Utilizing the black box theatre, the project will bring groups of youth from the New Haven and West Haven communities and from the juvenile justice system to the University of New Haven campus. University students in the HCLC and CAS will lead them in a variety of activities with oversight and mentorship from faculty. Smaller groups of youth might work with University students leading them in a variety of activities that include music, art, creative writing, theatre, set building and production, graphic design, illustration, sound recording and much more. It will provide a creative and safe outlet for at-risk youth to explore their experiences and share their stories, and by working with University of New Haven students, they will be exposed to a positive, learning environment that will hopefully excite them about a better future they never imagined. University students will be empowered to share their skills, in-class theory and excitement to guide youth in a hands-on project-based learning opportunity. Using strength-based practices this opportunity will build trust and working relationships; empower youth to take a lead in their future; set goals for themselves; and together, create sustainable change through learning and experiential growth that allow for eventual outcomes to be measured.

Through the plentiful research on the success of arts-based program, our review of evaluative efforts of arts/justice programs, our experience in working with the juvenile justice population, and the assets of the CAS strongly encourages us that this initiative has the potential for success. We believe the arts has the potential to change youth behavior from law breaking to law abiding and create safer communities for all. We would expect that the program will be fully and independently evaluated.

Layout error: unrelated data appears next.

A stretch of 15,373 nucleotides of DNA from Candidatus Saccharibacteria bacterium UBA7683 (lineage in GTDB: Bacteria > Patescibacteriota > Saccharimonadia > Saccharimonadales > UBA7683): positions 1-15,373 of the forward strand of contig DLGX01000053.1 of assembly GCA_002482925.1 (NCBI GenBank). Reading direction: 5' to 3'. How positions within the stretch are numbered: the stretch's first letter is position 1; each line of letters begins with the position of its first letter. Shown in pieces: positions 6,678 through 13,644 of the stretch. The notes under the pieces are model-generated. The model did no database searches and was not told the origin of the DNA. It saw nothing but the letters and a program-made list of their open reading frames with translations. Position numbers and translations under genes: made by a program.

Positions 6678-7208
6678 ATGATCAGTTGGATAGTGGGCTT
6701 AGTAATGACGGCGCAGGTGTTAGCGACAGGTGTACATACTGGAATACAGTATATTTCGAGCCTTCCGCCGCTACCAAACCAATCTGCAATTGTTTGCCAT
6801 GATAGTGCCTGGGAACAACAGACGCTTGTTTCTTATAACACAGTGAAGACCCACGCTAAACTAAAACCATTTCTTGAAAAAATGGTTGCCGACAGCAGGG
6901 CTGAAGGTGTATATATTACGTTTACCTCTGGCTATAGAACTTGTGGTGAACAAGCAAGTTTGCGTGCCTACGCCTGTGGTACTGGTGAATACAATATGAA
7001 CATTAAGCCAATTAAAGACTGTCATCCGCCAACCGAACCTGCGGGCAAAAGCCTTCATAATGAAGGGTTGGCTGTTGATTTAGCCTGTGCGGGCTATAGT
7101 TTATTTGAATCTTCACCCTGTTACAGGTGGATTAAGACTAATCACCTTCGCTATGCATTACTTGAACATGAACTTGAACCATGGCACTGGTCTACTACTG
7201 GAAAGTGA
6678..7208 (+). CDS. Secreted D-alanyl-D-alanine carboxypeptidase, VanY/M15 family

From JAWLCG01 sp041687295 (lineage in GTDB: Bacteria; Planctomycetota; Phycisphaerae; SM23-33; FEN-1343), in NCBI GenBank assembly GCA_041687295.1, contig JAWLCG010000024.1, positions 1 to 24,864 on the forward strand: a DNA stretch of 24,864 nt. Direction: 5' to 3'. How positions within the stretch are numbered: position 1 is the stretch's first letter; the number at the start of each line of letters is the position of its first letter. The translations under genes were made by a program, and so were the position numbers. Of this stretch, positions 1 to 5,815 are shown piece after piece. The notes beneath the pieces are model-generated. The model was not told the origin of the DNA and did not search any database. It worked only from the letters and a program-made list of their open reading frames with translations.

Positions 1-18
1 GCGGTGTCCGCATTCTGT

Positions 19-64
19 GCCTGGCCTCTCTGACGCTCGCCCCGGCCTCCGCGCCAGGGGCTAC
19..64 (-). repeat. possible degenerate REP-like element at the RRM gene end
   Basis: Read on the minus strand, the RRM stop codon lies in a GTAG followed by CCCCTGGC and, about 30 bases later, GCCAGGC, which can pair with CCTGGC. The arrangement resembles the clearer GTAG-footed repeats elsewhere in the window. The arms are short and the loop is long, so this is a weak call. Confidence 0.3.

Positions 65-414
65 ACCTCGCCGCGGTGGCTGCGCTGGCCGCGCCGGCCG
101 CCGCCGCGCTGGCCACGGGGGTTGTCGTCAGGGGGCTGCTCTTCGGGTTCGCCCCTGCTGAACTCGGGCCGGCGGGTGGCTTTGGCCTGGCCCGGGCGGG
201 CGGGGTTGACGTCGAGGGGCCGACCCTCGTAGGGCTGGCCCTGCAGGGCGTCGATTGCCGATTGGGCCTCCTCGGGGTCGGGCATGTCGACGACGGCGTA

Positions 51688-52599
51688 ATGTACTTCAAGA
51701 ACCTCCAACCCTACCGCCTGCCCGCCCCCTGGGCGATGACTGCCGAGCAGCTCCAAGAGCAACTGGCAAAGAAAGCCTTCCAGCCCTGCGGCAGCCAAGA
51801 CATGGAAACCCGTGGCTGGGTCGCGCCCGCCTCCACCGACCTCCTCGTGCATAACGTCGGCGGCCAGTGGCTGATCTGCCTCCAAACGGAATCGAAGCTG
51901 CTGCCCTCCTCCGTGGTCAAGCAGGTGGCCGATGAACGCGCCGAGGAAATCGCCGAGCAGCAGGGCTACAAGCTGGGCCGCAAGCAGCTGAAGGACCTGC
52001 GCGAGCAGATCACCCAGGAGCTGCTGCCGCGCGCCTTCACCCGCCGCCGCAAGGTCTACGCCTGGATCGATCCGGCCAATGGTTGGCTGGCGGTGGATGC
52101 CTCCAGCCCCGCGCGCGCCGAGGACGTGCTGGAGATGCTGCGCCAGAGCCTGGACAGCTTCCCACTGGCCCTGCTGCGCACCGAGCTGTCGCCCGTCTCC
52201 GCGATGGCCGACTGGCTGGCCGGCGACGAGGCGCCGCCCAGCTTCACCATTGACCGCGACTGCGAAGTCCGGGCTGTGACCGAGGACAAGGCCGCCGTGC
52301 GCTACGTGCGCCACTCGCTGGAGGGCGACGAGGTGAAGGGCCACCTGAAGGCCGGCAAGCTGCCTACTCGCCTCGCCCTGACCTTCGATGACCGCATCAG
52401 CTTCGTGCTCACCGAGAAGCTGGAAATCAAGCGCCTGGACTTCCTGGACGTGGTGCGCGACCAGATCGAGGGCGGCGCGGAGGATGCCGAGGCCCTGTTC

II. Evidence of Potential Success

Evidence for the potential success of Arts-based programming with the juvenile justice population can be found in both local and national research and reports. The U.S Department of Justice’s Office of Juvenile Justice and Delinquency Prevention (OJJDP) Model Programs Guide Literature Review: Positive Youth Development, notes “that participation in these (the use of arts as a strength based approach with juvenile offenders) developmental activities produced several positive outcomes, including Increased safety; increased academic achievement; greater communication in the family; fewer psychosocial problems, such as loneliness, shyness, and hopelessness; decreased involvement in risky behaviors, such as drug use and juvenile delinquency; increased self-esteem, increased popularity, increased sense of personal control, and enhanced identity development; better development of life skills such as leadership and speaking in public, decision-making, dependability, and job responsibility.”

Their Model Programs Guide Literature Review: Arts-Based Programs and Arts Therapies for At-Risk, Justice-Involved, and Traumatized Youths, found that youth from socio-economic disadvantaged environments perform better in school and improve in other factors when exposed to arts engagement than those who did not.

In addition, the Connecticut Juvenile Justice Alliance, an advocacy group for the children and families involved in the juvenile justice system, engaged youth in listening sessions around conversations about community reinvestment. The 6th recommendation from youth in their report, Walk in Our Shoes, supports the goal of this project:

“To integrate system-involved youth in positive youth development programs that give them a chance to mix with peers who are not involved in the juvenile justice system.”

III. Benefits of the Deep End Story for the University of New Haven Students and Faculty

The Deep End will be a collaborative project in the University. Deans from the university’s various colleges are eager to bridge the work of juvenile justice and the arts across the many disciplines. The project will significantly engage both students and faculty. This exciting University-led project will raise awareness about the field of juvenile justice, and utilize a community and strength-based alternative path for disconnected and disengaged youth. It will also highlight the opportunities and resources that exist at the University of New Haven and its role as an active member of the community. Both colleges have many strong partnerships in the community.

1) Henry C. Lee College of Criminal Justice and Forensic Sciences Assets and Partnerships